20. C Libraries • Standard I/O: printf, scanf, fopen, fread, … • String functions: strcpy, strspn, strtok, … • Math: sin, cos, sqrt, exp, abs, pow, log,… • System Calls: fork, exec, signal, kill, … CSCI-2500, Fall 2012 -- C Programming and Intro to Linux

  21. Quick I/O Primer - printf int printf( const char *, . . . ); . . . means “variable number of arguments”. The first argument is required (a string). Given a simple string, printf just prints the string (to standard output). CSCI-2500, Fall 2012 -- C Programming and Intro to Linux

  22. Simple printf printf(“Hi Dr. C. – I am a string\n”); printf(“I\thave\ttabs\n”); char s[100]; strcpy(s,”printf is fun!\n”); printf(s); CSCI-2500, Fall 2012 -- C Programming and Intro to Linux

  23. arguing with printf You can tell printf to embed some values in the string – these values are determined at run-time. printf(“here is an integer: %d\n”,i); the %d is replaced by the value of the argument following the string (in this case i). CSCI-2500, Fall 2012 -- C Programming and Intro to Linux

  24. More integer arguments printf(“%d + %d = %d\n”,x,y,x+y); for (j=99;j>=0;j--) printf(“%d bottles of beer on the wall\n”, j); printf(“%d is my favorite number\n”,17); CSCI-2500, Fall 2012 -- C Programming and Intro to Linux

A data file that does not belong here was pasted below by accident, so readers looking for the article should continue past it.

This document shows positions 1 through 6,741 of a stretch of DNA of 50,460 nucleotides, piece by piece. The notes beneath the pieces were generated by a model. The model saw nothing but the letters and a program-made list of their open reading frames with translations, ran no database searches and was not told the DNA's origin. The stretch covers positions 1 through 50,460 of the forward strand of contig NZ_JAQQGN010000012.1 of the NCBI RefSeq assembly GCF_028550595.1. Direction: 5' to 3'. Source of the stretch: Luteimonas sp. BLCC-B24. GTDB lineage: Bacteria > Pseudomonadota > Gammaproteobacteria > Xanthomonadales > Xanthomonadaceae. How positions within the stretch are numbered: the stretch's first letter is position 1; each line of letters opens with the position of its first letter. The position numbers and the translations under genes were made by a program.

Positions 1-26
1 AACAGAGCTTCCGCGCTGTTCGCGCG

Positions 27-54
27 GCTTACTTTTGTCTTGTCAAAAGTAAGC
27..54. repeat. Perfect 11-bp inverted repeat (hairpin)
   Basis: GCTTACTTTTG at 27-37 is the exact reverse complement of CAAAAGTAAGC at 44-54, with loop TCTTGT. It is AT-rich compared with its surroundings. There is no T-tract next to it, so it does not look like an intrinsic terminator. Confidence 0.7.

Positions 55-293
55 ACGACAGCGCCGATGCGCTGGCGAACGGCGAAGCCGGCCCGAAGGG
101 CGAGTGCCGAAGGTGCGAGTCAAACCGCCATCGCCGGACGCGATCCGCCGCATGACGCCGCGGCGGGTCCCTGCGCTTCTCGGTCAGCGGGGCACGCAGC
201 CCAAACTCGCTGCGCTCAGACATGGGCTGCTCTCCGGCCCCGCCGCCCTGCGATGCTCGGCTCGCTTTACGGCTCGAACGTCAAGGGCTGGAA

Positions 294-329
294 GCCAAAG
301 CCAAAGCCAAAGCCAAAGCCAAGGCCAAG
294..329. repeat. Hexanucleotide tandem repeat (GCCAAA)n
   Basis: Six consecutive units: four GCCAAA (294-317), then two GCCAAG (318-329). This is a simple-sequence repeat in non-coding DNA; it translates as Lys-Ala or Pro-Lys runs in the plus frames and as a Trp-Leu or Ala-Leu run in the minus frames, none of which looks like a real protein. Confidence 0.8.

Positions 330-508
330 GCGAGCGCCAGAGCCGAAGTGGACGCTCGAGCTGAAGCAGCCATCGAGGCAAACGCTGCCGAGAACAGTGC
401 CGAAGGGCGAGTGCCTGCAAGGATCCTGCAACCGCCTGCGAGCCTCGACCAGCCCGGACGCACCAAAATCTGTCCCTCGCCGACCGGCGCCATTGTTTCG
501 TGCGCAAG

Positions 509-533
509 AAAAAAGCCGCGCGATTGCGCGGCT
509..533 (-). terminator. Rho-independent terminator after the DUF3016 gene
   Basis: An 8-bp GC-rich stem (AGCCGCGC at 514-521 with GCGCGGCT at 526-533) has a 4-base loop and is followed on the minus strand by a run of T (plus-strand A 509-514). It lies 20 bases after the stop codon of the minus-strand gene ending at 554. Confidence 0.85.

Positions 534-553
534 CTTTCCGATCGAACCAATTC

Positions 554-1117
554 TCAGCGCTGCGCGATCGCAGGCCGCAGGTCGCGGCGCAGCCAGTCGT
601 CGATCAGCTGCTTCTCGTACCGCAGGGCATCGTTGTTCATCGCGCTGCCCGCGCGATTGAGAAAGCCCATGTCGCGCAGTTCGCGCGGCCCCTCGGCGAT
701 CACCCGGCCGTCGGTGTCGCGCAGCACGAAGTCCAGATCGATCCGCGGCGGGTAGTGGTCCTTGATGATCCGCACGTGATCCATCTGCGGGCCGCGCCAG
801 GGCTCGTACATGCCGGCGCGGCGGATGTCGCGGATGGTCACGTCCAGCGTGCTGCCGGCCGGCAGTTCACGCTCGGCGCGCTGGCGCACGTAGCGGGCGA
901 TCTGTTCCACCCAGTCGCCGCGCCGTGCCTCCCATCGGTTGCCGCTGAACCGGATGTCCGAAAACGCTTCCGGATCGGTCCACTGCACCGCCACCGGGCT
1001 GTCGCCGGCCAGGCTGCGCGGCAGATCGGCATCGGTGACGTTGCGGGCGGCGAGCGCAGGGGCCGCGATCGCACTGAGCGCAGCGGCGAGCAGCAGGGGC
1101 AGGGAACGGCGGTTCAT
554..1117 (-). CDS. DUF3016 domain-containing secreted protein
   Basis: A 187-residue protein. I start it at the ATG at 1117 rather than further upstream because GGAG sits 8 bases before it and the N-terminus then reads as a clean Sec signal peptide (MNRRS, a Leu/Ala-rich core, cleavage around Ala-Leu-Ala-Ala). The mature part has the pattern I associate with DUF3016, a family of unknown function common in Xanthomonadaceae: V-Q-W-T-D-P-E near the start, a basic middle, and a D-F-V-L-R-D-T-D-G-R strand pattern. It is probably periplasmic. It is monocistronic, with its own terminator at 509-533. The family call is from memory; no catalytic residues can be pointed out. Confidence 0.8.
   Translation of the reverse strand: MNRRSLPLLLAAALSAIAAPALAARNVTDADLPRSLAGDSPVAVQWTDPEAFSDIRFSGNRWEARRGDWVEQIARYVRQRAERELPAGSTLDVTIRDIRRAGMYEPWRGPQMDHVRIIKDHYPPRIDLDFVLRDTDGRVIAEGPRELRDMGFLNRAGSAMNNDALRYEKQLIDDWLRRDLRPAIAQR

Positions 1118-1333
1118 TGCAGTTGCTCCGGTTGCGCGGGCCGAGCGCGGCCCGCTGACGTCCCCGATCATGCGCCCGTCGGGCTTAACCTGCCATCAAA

25. Printf needs to be told type explicit information!! • %d is replaced by the value of the parameter when treated as a integer. • If you give printf something that is not an integer – it doesn’t know! printf("Print an int %d\n","Hi Dr. C."); Print an int 134513884 CSCI-2500, Fall 2012 -- C Programming and Intro to Linux

  26. Other formats • %d is a format – it means “treat the parameter as a signed integer” • %u means unsigned integer • %x means print as hexadecimal • %s means “treat it as a string” • %c is for characters (char) • %f is for floating point numbers • %% means print a single ‘%’ CSCI-2500, Fall 2012 -- C Programming and Intro to Linux

  27. Fun with printf char *s = "Hi Dr. C"; printf("The string \"%s\" is %d characters long\n", s,strlen(s)); printf("The square root of 10 is %f\n",sqrt(10)); CSCI-2500, Fall 2012 -- C Programming and Intro to Linux

  28. Controlling the output • There are formatting options that you can use to control field width, precision, etc. printf(“The square root of 10 is %20.15f\n”,sqrt(10)); The square root of 10 is 3.162277660168380 CSCI-2500, Fall 2012 -- C Programming and Intro to Linux

  29. Lining things up int i; for (i=1;i<5;i++) printf("%2d %f %20.15f\n", i,sqrt(i),sqrt(i)); 1 1.000000 1.000000000000000 2 1.414214 1.414213562373095 3 1.732051 1.732050807568877 4 2.000000 2.000000000000000 CSCI-2500, Fall 2012 -- C Programming and Intro to Linux